a1 Department of Health Science, Towson University, Towson, Maryland, USA.
a2 Advanced Research Institute for the Sciences and Humanities, Nihon University, Tokyo, Japan.
Japan presents a unique social laboratory in which to examine how family support impacts on older adults’ psychological wellbeing. This is because of its cultural climate where distinctively different expectations of old-age independence and the traditional norm of filial piety coexist. This study investigated how structural and functional dimensions of the family support of older Japanese parents influence their psychological morale, and whether the impacts of family support on parents’ morale vary depending on the parents’ belief in the traditional cultural norm of filial piety. Four waves of data from the Nihon University Japanese Longitudinal Study of Aging (NUJLSOA) collected in 1999, 2001, 2003 and 2006 were analysed. Combining the two- or three-year span of longitudinal data between each wave (N=3,882), an ordered logistic regression analysis was undertaken. The results reveal that although parents who were widowed or received emotional support from a child tended to report a lower level of morale, the negative influences of such support tended to be mitigated if the parent agreed with the traditional cultural norm of filial responsibilities. These results imply that the meaning and benefit of family support may differ depending on the degree to which Japanese older parents support the traditional norm of filial responsibilities.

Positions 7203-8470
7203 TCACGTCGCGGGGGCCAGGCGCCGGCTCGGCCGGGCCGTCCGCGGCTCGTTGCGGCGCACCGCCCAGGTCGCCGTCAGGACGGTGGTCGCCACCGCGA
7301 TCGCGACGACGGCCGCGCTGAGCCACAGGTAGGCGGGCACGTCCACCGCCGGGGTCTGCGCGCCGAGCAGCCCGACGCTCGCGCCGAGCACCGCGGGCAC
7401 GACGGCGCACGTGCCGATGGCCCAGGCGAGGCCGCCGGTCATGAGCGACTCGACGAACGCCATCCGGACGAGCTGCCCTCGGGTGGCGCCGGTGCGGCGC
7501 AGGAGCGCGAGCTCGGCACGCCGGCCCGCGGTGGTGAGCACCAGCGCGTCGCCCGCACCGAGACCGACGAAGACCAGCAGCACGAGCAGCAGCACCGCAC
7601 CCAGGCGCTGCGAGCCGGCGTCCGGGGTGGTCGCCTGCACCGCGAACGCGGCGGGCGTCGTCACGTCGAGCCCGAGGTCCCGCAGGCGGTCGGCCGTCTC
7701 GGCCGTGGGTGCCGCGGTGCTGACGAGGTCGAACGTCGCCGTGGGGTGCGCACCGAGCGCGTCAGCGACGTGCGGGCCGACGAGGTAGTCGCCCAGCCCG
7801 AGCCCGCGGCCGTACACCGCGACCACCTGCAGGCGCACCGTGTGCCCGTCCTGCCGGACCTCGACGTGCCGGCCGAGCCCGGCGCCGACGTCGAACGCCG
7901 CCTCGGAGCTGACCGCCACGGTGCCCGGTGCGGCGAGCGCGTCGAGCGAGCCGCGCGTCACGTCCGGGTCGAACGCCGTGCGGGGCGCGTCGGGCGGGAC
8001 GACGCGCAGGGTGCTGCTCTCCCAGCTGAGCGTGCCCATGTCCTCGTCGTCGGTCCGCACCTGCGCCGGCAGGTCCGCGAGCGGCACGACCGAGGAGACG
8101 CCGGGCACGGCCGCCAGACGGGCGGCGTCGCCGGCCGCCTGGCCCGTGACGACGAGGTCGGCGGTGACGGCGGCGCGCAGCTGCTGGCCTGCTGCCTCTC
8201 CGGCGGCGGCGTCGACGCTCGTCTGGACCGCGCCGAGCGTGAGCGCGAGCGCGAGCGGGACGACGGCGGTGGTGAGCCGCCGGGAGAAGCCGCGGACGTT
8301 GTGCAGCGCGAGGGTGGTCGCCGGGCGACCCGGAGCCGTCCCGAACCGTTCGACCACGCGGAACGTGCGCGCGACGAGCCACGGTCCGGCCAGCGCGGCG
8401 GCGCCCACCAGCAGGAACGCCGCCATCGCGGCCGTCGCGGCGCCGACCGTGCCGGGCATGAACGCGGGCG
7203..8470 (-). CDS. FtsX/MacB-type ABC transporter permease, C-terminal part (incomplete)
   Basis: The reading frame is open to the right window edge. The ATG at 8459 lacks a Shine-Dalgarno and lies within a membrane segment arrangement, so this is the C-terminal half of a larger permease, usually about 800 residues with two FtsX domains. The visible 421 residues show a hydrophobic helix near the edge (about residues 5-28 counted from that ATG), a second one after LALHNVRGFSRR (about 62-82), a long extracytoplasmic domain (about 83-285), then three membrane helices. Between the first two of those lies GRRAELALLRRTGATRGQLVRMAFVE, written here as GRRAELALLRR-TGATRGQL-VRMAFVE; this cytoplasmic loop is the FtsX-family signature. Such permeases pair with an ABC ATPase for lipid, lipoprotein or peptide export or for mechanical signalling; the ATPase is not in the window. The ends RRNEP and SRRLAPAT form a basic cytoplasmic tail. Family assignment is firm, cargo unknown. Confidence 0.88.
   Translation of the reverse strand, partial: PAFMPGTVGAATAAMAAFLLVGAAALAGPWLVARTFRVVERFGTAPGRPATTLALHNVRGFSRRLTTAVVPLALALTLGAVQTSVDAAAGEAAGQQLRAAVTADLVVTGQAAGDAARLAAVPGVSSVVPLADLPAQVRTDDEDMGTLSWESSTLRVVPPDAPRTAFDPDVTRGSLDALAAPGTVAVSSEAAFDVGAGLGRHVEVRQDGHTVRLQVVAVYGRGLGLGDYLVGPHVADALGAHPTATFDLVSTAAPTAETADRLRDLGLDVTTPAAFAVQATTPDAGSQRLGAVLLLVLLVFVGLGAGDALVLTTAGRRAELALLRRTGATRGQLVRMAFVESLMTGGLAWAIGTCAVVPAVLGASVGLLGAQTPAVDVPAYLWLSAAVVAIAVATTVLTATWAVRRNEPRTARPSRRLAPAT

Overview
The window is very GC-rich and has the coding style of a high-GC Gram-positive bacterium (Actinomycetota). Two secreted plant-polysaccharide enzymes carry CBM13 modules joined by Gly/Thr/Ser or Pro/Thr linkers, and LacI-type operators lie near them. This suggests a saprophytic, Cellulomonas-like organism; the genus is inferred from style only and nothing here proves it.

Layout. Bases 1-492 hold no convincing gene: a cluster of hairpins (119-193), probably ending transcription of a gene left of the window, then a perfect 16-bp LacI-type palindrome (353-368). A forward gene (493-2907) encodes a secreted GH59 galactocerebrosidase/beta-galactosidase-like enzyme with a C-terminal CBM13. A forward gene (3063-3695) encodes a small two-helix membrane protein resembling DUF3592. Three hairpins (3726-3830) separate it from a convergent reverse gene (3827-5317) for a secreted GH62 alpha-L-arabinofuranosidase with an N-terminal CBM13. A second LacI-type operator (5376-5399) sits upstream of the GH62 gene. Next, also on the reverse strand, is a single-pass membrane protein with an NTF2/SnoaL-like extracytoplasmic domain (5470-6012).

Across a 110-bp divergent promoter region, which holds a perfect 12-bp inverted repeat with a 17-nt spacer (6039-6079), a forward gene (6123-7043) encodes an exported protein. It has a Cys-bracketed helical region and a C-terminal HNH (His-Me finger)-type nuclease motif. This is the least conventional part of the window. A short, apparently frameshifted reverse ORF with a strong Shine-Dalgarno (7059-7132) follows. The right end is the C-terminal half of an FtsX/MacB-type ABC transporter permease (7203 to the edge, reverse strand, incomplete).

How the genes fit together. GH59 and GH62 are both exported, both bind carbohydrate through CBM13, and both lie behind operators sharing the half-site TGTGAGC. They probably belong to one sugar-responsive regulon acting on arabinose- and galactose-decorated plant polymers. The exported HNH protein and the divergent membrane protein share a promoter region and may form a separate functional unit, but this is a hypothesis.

(Accepted April 23 2012)